Lemon Tree Hotels eyes 4,000 rooms by 2016

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Patu Keswani, CMD, Lemon Tree Hotels
Patu Keswani, CMD, Lemon Tree Hotels

Lemon Tree Hotels, which currently operates 24 hotels with 2,800 rooms, plans to own at least 4,000 rooms across 28 properties by 2016. The hospitality firm is also looking to hive off its assets into a real estate investment trust (RIET) and list itself as a hotel management company in two-four years.

Meanwhile, market regulator SEBI has deferred finalising the regulatory framework for REITs because there is no clarity on the taxation issue.

The company recently opened its twin properties — Lemon Tree Premier and Red Fox — at Delhi Aerocity near the airport after a delay of nearly a year due to security concerns.

The company is awaiting final clearance from the Defence Research and Development Organisation for bullet-proof window panes at the Aerocity properties. Due to this, nearly 166 rooms in the two properties are not yet operational. While Lemon Tree Premier has 287 rooms, Red Fox has 207 rooms. Patu Keswani, CMD, Lemon Tree Hotels, said the costs to build the hotels went up by Rs 50-55 crore while the delay in the opening of the two hotels led to a revenue loss of about Rs 40 crore.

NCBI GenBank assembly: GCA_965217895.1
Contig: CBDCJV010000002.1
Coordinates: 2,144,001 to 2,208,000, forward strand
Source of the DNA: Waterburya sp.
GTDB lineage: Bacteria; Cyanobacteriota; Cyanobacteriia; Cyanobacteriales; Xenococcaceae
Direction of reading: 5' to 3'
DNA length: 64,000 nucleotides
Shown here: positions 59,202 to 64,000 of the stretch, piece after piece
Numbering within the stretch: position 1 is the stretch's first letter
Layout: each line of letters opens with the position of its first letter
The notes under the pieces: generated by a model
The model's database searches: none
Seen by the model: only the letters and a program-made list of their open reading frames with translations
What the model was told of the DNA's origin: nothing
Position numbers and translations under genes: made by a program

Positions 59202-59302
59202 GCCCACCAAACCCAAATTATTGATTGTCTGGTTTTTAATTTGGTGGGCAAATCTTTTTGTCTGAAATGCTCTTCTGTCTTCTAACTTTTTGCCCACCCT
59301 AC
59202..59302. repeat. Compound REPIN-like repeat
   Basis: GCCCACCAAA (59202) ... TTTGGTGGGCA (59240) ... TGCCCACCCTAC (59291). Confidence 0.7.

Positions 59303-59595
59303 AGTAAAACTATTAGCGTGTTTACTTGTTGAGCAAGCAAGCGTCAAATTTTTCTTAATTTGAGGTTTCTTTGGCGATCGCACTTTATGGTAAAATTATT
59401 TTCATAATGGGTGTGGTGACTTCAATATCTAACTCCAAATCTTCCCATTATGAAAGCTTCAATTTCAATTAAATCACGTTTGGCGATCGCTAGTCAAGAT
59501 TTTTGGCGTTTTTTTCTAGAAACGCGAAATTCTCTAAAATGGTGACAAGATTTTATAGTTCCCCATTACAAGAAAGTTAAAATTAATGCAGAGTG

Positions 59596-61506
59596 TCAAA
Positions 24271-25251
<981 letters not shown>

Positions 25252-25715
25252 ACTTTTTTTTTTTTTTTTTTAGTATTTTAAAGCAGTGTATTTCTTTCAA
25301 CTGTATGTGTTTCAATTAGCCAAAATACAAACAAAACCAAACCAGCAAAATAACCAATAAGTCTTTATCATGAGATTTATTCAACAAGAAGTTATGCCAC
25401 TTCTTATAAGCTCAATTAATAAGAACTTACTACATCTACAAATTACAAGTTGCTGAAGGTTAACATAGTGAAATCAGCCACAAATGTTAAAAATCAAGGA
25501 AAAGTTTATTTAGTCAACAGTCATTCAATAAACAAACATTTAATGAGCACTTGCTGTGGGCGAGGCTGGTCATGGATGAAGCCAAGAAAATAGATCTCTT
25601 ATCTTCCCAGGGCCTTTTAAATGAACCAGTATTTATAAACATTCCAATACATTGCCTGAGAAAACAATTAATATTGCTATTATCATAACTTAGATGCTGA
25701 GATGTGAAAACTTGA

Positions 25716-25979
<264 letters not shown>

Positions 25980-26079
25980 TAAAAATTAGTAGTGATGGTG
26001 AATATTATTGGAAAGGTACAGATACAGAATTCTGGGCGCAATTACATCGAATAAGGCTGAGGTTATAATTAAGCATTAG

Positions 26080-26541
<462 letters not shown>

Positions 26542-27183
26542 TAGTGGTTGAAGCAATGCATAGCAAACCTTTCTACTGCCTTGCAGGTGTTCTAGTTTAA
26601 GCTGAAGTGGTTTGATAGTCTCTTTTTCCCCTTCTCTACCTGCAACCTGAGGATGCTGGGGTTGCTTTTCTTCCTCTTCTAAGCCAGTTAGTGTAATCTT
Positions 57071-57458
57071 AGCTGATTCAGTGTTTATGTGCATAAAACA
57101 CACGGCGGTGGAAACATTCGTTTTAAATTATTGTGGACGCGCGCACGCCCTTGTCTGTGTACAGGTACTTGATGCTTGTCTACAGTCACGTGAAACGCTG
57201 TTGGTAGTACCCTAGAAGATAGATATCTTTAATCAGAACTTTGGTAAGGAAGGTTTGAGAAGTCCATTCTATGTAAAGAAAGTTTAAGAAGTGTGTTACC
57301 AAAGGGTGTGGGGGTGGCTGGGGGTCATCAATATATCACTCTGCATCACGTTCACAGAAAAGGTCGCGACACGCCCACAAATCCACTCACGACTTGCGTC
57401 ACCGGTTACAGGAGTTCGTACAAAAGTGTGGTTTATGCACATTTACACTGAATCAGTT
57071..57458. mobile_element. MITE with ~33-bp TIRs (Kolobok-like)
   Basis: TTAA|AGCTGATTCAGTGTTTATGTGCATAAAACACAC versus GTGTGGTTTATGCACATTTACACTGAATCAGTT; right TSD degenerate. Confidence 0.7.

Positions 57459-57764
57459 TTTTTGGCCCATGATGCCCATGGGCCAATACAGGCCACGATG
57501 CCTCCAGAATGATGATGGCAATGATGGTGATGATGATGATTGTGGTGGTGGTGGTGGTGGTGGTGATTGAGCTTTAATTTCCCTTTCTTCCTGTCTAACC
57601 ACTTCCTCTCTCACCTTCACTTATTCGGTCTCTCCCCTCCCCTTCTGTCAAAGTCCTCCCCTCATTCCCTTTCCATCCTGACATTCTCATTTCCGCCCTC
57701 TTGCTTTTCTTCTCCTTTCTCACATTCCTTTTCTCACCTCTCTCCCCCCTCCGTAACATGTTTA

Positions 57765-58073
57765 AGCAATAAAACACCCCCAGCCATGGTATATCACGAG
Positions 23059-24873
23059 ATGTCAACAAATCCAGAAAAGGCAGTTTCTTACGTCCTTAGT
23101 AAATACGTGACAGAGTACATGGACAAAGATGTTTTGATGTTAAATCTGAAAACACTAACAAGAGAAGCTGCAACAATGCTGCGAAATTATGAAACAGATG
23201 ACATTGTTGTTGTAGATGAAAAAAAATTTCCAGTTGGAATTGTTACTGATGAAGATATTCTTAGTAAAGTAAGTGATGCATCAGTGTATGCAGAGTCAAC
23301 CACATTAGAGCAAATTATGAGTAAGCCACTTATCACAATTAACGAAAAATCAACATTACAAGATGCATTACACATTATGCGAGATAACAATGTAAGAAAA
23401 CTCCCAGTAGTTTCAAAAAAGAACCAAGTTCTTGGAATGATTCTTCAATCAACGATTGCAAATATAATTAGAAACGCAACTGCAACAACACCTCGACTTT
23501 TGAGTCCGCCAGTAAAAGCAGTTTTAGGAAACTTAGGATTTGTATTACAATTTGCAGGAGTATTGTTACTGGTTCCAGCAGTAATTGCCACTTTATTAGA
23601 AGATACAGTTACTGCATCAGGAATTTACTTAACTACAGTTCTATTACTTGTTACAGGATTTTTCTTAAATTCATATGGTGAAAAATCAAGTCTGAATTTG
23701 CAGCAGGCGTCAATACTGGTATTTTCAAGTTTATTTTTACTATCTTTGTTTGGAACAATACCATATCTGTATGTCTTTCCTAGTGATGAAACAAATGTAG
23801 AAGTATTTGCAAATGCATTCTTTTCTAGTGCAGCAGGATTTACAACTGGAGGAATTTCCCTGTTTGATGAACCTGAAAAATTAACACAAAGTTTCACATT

The 13 hotels coming up on the auctioned plots near the Delhi international airport have been facing delays due to security concerns as several of them are overlooking the runways. J W Marriott was the first hotel to open at the Aerocity last month.

Keswani said the company would look at putting all its hotel assets, including those under the joint venture with Dutch pension fund manager APG called Fleur Hotels, together to form the REIT. He also said the company will look at a separate listing for Lemon Tree Hotels as a hotel management company.

The company hopes to run around 8,000 rooms in the long term, which will be a mix of construction and management contracts.

The company operates three brands — upscale Lemon Tree Premier, mid-scale Lemon Tree Hotels and economy brand Red Fox.

Asked about the outlook for the hotel industry, Keswani said: “We are not bullish. We are holding our bets. A lot depends on the elections and the new government and the boost in business confidence.”

He said the past five years had been challenging for the hotel industry, with supply growing higher than demand. Nearly 50 per cent of the hotel rooms are under severe stress in the country, Keswani added.

(This article was published on December 27, 2013)
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